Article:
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October 15, 2013
Dear Reader,



Personal Assistants have an unspoken duty to protect their boss's personal brand. For those who are not familiar with the concept of a "personal brand"; in a professional sense a personal brand is that indescribable quality that differentiates one individual's professional profile from that of others in the same profession.

Your personal brand is your reputation. It precedes you and makes statements about you, such as "She is a well presented confidential Executive PA with a bachelors degree in business administration and substantial expertise in human resources management." That is what differentiates this PA from other PAs in her organisation.

The same concept applies to your boss. He or she also has a personal brand. How would you manage and protect your boss's personal brand? One of the things you can do to protect his/her personal brand is maintain confidentiality. You should also refrain from saying anything negative about your boss to colleagues. Sticking to these rules will help you to maintain a good working partnership with your boss.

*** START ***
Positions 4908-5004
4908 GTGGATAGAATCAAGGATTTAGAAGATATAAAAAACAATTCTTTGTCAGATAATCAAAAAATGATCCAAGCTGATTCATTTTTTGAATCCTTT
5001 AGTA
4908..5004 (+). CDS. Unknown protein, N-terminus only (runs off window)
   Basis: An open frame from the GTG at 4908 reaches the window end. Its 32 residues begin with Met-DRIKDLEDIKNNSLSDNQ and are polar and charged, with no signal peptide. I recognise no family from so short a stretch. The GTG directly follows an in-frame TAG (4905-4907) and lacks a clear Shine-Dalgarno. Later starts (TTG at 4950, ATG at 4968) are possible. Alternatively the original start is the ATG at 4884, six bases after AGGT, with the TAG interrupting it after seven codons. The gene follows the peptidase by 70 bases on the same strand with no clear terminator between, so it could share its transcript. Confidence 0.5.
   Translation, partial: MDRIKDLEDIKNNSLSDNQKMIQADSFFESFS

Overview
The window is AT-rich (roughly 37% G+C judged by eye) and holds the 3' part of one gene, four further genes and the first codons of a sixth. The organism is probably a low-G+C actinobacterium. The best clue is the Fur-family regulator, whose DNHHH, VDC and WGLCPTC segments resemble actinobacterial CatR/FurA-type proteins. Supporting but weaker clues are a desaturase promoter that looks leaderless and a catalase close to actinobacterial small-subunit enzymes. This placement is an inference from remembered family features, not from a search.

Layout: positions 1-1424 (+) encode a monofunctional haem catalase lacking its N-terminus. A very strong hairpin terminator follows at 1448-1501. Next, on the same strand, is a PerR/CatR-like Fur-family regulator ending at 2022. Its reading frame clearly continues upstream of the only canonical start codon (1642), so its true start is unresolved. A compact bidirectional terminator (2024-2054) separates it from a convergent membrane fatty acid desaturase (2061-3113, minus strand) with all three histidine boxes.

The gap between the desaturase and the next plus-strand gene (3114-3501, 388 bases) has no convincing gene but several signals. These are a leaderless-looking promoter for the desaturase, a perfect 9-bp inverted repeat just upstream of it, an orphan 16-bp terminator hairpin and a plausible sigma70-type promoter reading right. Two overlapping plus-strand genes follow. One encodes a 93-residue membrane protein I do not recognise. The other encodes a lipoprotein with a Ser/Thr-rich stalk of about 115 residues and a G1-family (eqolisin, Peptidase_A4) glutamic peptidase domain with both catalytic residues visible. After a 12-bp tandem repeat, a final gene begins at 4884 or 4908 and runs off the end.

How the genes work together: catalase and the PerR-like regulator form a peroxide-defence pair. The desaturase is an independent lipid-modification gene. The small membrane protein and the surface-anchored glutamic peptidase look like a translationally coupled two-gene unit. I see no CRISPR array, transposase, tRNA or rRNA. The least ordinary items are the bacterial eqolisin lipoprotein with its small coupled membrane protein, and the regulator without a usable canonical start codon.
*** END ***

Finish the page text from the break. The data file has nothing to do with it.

You should also be mindful of how your own personal brand is impacting your boss's personal brand. When I teach PAs how to build and maintain a good working relationship with their boss, I often use the following scenario.

Imagine that you are an executive and you are meeting another executive for the first time. You arrive at his office and find the PA that's sitting outside his office, chatting on the phone while filing her nails. What impression would you form of the person behind the door? You would probably assume that the executive is a bit too laid back in his approach to business. You might even question his level of competence.

The assumption is that a competent and serious boss would not tolerate anything less than a serious, professional and well presented PA. This is a good example of how a PAs personal brand can impact her/his boss's personal brand. It is therefore essential that PAs are mindful of their own personal brand.

Remember that a prospective boss will pay close attention to your personal brand during an interview to see if it compliments his/her own brand.


For many PAs, minuting meetings is a day to day job requirement. For others, it's a skill they seldom get an opportunity to practice. Like everything else in the modern world, minuting practices have moved on. Modern minuting practices take into consideration the need to communicate in plain language and in a straightforward manner and that means getting to the point.

When considering what to record, the most pressing question is "How will I know what is significant and what isn't?" Another question is "Which bits should I record?" One of the solutions to this problem is to ensure that you read the meeting papers before the meeting to familiarise yourself with the issues. This will give you an opportunity to put questions to the chairperson or meeting contributors before the meeting.